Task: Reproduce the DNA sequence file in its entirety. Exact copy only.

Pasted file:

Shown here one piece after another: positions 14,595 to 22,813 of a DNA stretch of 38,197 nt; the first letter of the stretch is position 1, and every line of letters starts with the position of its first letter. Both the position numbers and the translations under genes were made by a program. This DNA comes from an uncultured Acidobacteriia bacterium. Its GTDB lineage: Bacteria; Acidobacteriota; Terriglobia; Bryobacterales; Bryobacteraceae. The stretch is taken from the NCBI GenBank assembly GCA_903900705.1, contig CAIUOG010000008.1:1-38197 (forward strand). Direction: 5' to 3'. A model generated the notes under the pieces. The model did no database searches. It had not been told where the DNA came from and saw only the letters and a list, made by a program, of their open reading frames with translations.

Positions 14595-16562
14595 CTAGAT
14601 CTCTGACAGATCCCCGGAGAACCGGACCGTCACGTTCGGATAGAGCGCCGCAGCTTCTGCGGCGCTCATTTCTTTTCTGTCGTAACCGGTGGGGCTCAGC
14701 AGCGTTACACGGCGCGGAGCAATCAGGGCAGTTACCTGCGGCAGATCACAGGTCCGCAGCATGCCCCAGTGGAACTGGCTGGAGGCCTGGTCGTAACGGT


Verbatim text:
Shown here one piece after another: positions 14,595 to 22,813 of a DNA stretch of 38,197 nt; the first letter of the stretch is position 1, and every line of letters starts with the position of its first letter. Both the position numbers and the translations under genes were made by a program. This DNA comes from an uncultured Acidobacteriia bacterium. Its GTDB lineage: Bacteria; Acidobacteriota; Terriglobia; Bryobacterales; Bryobacteraceae. The stretch is taken from the NCBI GenBank assembly GCA_903900705.1, contig CAIUOG010000008.1:1-38197 (forward strand). Direction: 5' to 3'. A model generated the notes under the pieces. The model did no database searches. It had not been told where the DNA came from and saw only the letters and a list, made by a program, of their open reading frames with translations.

Positions 14595-16562
14595 CTAGAT
14601 CTCTGACAGATCCCCGGAGAACCGGACCGTCACGTTCGGATAGAGCGCCGCAGCTTCTGCGGCGCTCATTTCTTTTCTGTCGTAACCGGTGGGGCTCAGC
14701 AGCGTTACACGGCGCGGAGCAATCAGGGCAGTTACCTGCGGCAGATCACAGGTCCGCAGCATGCCCCAGTGGAACTGGCTGGAGGCCTGGTCGTAACGGT